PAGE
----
When Miles is in internal exile after Kyril Island, Aral tells him that he himself spent time on Kyril Island in disgrace, as an example of how one can come back from such a thing. But Aral says he spent his time there drunk. Miles deals with that better too.
When we first meet Aral he’s “one of the fittest men in his command over forty.” We’ve seen Miles gain a great deal of wisdom and self knowledge, but we’ve never seen Miles that old. When a younger Aral discovers his first wife’s infidelity, not only does he murder/duel her two lovers but he then gets involved with terrible people—Ges Vorrutyer and his set, with alcohol and drugs involved. Surely even if he was bisexual with a preference for soldiers as Cordelia says he could have found some nicer more friendly gay or bi male soldiers to have romances with? Even on Barrayar? Ges Vorrutyer no doubt got worse in between then and when we see him as a sadistic rapist with a drawer full of torture implements and a diseased servant (poor Bothari) but even ten or fifteen years before and assuming he wasn’t into all that non-consensual stuff then, even so if he was the best Aral could do then Aral wasn’t doing well.
The only other disaster we see Aral dealing directly with is the soltoxin attack. His initial response is admirable—he recognises the gas, gets the antidote from the Residence in time to save their lives and gets Cordelia into the shower. In an actual military-style emergency he’s great—as we already saw in Shards. But the aftermath of that is that he has to cope with the fact that he failed to protect Cordelia and the unborn Miles from the attack, and he doesn’t deal at all well with that. Cordelia carries him through all of it. It’s Cordelia’s will, all through Barrayar.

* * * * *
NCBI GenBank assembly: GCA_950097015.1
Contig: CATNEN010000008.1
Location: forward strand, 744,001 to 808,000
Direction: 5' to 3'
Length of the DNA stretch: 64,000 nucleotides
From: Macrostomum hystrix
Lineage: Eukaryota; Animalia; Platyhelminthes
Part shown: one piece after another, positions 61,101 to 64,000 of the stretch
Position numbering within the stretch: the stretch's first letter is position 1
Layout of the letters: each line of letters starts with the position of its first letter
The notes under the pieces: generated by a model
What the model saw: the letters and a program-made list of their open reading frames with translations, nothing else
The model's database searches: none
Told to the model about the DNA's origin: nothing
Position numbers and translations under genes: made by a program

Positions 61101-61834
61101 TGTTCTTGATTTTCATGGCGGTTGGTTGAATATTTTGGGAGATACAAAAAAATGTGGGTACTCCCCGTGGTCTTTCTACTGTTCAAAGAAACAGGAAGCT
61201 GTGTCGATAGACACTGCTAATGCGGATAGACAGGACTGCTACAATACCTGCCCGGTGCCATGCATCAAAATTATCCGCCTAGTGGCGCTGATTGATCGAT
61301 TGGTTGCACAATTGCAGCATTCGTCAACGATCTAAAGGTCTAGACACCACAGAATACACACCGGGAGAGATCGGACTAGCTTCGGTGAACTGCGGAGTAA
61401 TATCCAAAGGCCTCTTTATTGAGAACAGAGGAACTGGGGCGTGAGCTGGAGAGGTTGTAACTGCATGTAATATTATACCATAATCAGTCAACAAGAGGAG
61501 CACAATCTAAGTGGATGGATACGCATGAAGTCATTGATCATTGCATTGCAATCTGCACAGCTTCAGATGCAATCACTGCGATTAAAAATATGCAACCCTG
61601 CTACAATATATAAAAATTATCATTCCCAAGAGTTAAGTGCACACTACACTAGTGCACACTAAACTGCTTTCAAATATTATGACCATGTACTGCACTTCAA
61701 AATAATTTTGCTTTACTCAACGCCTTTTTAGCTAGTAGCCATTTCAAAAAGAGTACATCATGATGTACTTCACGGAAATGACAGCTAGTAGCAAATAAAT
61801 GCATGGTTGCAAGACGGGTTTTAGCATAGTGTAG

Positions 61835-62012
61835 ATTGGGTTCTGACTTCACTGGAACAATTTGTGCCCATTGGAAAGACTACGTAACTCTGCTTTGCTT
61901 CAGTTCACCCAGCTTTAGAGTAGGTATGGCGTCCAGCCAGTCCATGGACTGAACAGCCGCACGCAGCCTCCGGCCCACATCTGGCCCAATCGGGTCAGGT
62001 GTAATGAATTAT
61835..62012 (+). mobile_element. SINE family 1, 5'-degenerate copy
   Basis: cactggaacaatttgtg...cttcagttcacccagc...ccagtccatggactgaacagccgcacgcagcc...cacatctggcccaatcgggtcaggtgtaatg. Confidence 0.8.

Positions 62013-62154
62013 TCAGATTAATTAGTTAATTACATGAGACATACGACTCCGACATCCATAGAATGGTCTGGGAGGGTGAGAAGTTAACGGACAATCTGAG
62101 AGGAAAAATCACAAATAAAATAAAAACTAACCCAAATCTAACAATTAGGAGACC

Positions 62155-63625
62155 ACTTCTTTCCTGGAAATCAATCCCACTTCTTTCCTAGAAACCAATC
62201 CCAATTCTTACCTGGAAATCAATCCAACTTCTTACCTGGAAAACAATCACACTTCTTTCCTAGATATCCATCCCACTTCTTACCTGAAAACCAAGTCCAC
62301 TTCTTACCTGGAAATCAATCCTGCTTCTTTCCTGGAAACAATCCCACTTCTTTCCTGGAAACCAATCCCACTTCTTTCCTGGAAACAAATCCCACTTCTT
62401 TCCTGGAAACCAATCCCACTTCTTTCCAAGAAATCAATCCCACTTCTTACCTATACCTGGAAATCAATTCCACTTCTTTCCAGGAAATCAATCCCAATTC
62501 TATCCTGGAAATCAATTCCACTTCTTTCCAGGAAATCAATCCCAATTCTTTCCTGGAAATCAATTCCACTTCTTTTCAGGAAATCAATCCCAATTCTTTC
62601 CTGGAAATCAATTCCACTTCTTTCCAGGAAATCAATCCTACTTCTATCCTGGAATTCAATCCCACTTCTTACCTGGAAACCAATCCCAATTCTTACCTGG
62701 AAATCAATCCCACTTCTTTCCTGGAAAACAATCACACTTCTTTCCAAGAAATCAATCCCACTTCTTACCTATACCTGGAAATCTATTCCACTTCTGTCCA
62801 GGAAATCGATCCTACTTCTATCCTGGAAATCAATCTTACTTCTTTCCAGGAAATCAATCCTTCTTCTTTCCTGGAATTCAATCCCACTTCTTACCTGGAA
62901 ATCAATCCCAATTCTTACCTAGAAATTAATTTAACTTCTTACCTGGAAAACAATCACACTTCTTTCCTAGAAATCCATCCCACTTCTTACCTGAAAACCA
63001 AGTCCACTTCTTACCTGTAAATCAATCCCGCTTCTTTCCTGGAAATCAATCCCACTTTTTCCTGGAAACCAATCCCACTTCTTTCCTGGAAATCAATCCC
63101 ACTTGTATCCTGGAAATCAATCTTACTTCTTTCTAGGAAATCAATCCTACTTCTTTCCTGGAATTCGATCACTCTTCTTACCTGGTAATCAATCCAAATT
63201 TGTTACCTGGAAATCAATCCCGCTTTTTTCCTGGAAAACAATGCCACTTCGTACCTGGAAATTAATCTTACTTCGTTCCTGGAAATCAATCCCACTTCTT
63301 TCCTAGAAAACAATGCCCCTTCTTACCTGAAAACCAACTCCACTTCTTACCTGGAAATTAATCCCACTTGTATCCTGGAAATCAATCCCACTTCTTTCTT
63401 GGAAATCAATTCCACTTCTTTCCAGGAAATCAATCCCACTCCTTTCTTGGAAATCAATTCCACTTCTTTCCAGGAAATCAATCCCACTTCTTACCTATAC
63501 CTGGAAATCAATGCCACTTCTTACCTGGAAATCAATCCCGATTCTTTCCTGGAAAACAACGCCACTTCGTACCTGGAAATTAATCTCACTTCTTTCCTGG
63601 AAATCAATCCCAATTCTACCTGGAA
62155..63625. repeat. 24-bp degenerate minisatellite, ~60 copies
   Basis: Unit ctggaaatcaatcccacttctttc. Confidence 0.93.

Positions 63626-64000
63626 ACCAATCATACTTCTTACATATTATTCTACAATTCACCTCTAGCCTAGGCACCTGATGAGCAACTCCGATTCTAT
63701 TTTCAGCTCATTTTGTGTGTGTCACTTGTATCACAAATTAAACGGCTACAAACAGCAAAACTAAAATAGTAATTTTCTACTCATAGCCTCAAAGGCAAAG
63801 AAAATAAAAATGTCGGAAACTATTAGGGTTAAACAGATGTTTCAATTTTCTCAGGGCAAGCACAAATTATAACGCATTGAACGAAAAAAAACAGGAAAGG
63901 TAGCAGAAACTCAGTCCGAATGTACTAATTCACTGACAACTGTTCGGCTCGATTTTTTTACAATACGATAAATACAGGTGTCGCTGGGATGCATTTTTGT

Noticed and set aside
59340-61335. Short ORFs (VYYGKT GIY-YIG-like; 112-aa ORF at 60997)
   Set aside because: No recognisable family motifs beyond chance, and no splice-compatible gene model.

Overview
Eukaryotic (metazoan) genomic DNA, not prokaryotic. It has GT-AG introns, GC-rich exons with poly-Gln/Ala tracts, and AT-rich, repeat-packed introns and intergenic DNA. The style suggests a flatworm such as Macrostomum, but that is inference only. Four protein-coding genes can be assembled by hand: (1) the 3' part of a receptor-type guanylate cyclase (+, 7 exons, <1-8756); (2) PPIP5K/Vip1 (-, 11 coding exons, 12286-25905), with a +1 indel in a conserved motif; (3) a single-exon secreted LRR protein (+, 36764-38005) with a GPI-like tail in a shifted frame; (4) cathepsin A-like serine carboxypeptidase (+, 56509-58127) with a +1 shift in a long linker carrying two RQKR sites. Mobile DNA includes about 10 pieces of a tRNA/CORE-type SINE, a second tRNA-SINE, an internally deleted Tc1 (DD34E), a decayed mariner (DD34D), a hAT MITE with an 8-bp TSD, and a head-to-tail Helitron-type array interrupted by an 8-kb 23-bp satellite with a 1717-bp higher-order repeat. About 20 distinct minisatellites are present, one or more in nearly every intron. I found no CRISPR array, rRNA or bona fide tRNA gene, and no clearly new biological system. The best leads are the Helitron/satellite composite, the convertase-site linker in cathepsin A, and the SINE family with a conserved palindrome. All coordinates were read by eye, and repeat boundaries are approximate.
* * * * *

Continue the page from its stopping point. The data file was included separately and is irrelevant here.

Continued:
We hear about one other really significant failure—the thing that earned him the title “Butcher of Komarr”. In the Komarr revolt, a subordinate killed prisoners, and Aral retaliated by killing the subordinate in a fit of temper. Miles doesn’t have that temper. I can only think of two comparable things he does—allowing Bothari to torture the pilot in The Warrior’s Apprentice (did Bothari learn that from Vorrutyer? Yuck) and lying about his seizures in Memory.
As for triumph, both men seem about equally convinced that the reward for a job well done is another job.
Jo Walton is a science fiction and fantasy writer. She’s published two poetry collections and nine novels, most recently the Hugo and Nebula winning Among Others. She reads a lot, and blogs about it here regularly. She comes from Wales but lives in Montreal where the food and books are more varied.